Matthias Halwart, secretary of the aquaculture and fisheries branch of the FAO, launched the meeting by outlining how the event, since being launched in 2002, has evolved to become “the main intergovernmental forum to discuss global aquaculture issues”.
At the meeting, which attracted more than 140 delegates from 70 countries, he commented on the “spectacular growth” of aquaculture over the last few decades and pointed out that there are now more than 550 aquatic species cultured globally, amounting to nearly 112 tonnes, up 3.5 percent year-on-year, reaching a value of $250 billion. He also noted that aquaculture outstrips wild-harvests of all major species groups – accounting for 97 percent of seaweeds, 81 percent of freshwater fish, 55 percent of crustaceans, 73 percent of molluscs – other than marine finfish, of which only 4.5 percent are currently from farmed sources.
Global challenges facing aquaculture
“A few weeks ago The State of Food Security and Nutrition in the World was released and it confirmed that hunger and malnutrition is on the rise again. Although the prevalence of undernourishment has stabilised, the absolute number of people suffering from hunger continues to increase – one out of nine people are undernourished and nearly 151 million children under five are suffering from stunting," Halwart pointed out.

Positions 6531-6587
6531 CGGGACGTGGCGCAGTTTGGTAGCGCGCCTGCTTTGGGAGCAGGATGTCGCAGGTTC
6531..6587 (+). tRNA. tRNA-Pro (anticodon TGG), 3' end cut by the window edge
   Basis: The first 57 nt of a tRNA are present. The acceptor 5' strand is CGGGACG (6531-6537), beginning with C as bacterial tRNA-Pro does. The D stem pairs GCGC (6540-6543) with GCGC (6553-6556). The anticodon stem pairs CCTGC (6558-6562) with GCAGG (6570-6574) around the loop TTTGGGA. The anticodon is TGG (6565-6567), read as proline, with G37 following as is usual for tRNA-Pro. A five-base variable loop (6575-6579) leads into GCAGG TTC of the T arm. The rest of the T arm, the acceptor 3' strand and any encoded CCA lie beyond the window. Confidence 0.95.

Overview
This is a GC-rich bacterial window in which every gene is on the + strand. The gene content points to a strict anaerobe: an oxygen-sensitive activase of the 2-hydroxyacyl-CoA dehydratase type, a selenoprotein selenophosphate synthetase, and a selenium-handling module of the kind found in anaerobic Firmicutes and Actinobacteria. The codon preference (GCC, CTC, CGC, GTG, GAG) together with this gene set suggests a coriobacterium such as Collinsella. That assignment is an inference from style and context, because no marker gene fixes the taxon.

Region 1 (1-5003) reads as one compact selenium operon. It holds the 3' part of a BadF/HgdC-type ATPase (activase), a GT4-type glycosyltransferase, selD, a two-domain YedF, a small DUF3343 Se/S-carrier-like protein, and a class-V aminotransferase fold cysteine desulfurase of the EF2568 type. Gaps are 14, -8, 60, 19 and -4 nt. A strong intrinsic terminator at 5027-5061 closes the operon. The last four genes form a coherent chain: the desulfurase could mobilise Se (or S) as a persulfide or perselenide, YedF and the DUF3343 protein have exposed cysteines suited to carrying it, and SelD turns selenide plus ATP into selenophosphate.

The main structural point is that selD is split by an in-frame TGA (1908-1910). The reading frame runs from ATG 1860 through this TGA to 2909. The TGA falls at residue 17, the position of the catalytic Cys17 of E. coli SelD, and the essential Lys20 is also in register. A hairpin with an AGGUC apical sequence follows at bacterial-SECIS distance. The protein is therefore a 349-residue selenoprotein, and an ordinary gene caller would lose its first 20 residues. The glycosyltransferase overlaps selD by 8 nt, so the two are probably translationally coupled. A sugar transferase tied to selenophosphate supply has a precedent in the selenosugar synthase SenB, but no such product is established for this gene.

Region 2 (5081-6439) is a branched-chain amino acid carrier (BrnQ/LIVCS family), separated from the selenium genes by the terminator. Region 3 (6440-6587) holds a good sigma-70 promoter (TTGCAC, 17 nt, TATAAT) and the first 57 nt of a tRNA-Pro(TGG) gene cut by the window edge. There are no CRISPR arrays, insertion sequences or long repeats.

As result, he reflected, its crucial for agencies such as the FAO to act now – particularly in the fields of fisheries and aquaculture “as fish provide so many benefits in the fight against hunger and malnutrition.”
As far as key challenges the sector faces in coping with climate change, he noted that aquaculture must endevour not to pose a risk to aquatic biodiversity – pointing out that there are over 30,000 species of finfish, 52,000 species of molluscs and 64,000 species of crustaceans and "over 1,300 marine species and over 30 percent of freshwater fish are in danger.”
Moreover, Halwart noted the growing competition for both land and water, which is also going to impact the development of aquaculture.
“This is going to significantly effect our production practices as we need to adopt a more efficient use of resources, to build on synergies as well as reduce waste and reduce losses,” Halwart explained.
In order to address these challenges FAO is, according to Halwart, looking into projects in areas such as agro-ecology, nutrition sensitive and integrated aquaculture, disease prevention and management, waste reduction and recycling.
“As capture fisheries reach the limit of their biological productivity, aquaculture will continue to play an important role in meeting the needs for fish and fish products for an ever-increasing human population,” he said.
As a result, Halwart noted, FAO are currently drafting sustainable aquaculture guidelines to help governments and policy makers implement more sustainable aquaculture practices.